Bill 16 may bring forth a lot of unexpected changes, however the long-term results of the new laws are beneficial to co-owners and the buildings that they inhabit.
Bill 16: The changes that every co-owner should know about
Date Published: August 19, 2020
In Quebec, most condos can be classified as divided co-ownerships. That means the building has private areas (the owners’ units) and common areas that all of the owners share (party rooms, pools, outdoor spaces, etc.).
The Quebec Government passed Bill 16 in December of 2019, and this new law will impact some of the legislative framework applicable to divided co-ownerships in the province.
Bill 16 aims to do a few things, including:
- Provide divided co-ownerships with an improved framework
- Regulate building inspections
- Facilitate better communication and greater transparency between boards and co-owners
- Protect deposits paid to a builder or developer for the purchase of a fraction of an immovable under divided co-ownership
This bill may bring forth a lot of unexpected changes, however the long-term results of the new laws are beneficial to co-owners and the buildings that they inhabit. Better communication and more comprehensive financial plans should prevent many homeowners from having to deal with unpleasant surprises related to unnecessarily expensive renovations, among other issues that have been making life harder for those who live in a divided co-ownership.
Communication within a divided co-ownership
Boards are now expected to maintain better communication with co-owners, keep up-to-date records, and provide important documents to co-owners within a reasonable timeframe. Below are some of the provisions stated in Bill 16 that address communication.
The syndicate keeps at the disposal of the co-owners a register containing the name and mailing address of all co-owners, all lessees, and all borrowers by virtue of a loan for use. The register cannot contain additional personal co-owner, lessee or borrower information unless they expressly consent to it.
The register must also have the minutes of the meetings of the co-owners and of the board of directors, resolutions in writing, the by-laws of the immovable (condo) and any amendments made to the by-laws, and the financial statements of the building.
The board of directors is required to notify to the co-owners the minutes of every meeting held by the board, and every resolution in writing passed by the board, within 30 days of the meeting or of the passage of the resolution.
Similarly, the board of directors shall have the minutes of every general meeting and every resolution in writing passed by a general meeting available to co-owners within 30 days of the general meeting or of the passage of the resolution.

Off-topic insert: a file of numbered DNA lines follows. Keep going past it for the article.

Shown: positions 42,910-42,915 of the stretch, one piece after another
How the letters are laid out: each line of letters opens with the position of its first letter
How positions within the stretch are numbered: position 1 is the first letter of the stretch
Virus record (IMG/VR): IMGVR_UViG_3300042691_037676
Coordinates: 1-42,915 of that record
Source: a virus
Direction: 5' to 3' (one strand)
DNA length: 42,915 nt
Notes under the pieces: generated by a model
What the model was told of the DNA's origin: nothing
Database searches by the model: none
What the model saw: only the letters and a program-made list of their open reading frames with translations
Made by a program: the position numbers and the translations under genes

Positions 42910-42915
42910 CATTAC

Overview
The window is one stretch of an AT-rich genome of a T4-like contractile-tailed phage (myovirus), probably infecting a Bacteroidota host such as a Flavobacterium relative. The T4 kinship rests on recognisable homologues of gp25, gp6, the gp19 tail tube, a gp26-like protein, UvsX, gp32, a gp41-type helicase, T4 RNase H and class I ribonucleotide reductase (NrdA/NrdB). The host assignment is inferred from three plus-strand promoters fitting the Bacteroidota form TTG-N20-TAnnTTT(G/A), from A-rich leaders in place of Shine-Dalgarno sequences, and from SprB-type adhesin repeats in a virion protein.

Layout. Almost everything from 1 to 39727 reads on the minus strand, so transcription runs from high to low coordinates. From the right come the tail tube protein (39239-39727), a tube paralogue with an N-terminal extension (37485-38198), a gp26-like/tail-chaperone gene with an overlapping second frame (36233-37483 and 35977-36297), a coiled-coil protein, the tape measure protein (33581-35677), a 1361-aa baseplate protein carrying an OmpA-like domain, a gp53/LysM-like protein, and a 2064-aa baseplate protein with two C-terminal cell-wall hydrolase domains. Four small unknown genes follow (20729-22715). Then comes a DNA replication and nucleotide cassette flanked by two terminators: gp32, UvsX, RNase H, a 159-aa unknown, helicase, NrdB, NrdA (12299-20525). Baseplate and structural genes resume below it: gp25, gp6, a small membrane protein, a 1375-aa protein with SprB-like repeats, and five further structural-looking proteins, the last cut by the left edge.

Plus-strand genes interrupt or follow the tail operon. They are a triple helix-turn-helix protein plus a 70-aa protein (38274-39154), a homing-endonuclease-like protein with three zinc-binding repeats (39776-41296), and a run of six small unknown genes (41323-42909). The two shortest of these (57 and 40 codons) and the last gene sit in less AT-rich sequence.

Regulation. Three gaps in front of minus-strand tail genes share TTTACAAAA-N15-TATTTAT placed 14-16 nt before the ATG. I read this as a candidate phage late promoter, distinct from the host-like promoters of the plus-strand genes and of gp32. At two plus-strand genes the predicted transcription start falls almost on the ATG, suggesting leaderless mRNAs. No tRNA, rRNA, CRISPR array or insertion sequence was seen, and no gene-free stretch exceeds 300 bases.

If a decision is biased, was made with the intent to harm the co-owners, or is in contempt of their rights, a co-owner or director may apply to the court to annul or amend a decision made by the board of directors.
The syndicate is also required to maintain a declaration of co-ownership, copies of contracts to which it is a party, a copy of the cadastral plan, the plans and specifications of the building if they are available, maintenance logs, contingency fund studies and all other documents relating to the immovable and the syndicate. If requested, these documents must be made available to co-owners.
The syndicate’s maintenance logs must document all maintenance done and any maintenance required. The syndicate must keep the logs up to date and have them reviewed periodically.
It must be possible to consult the register and any documents kept at the disposal of the co-owners in the presence of a director or a person designated for that purpose by the board of directors, at reasonable hours, and according to the rules provided in the by-laws of the immovable. Every co-owner has the right to obtain a copy of the content of the register for a reasonable cost.
A person who acquires part of an immovable under co-ownership, by whatever means, including the exercise of a hypothecary right, shall notify the syndicate within 15 days. A co-owner who leases their private portion, or loans their portion by virtue of a loan for use, shall also notify the syndicate and mention, where applicable, the name of the lessee or borrower as well as the term of the lease or loan.
In order to ensure there is enough money available to pay for major building repairs and necessary common area replacements, Bill 16 has made it mandatory for divided co-ownerships to maintain a sufficient contingency fund.
The bill states that the fund must be partly liquid and be available at short notice, and its capital must be guaranteed.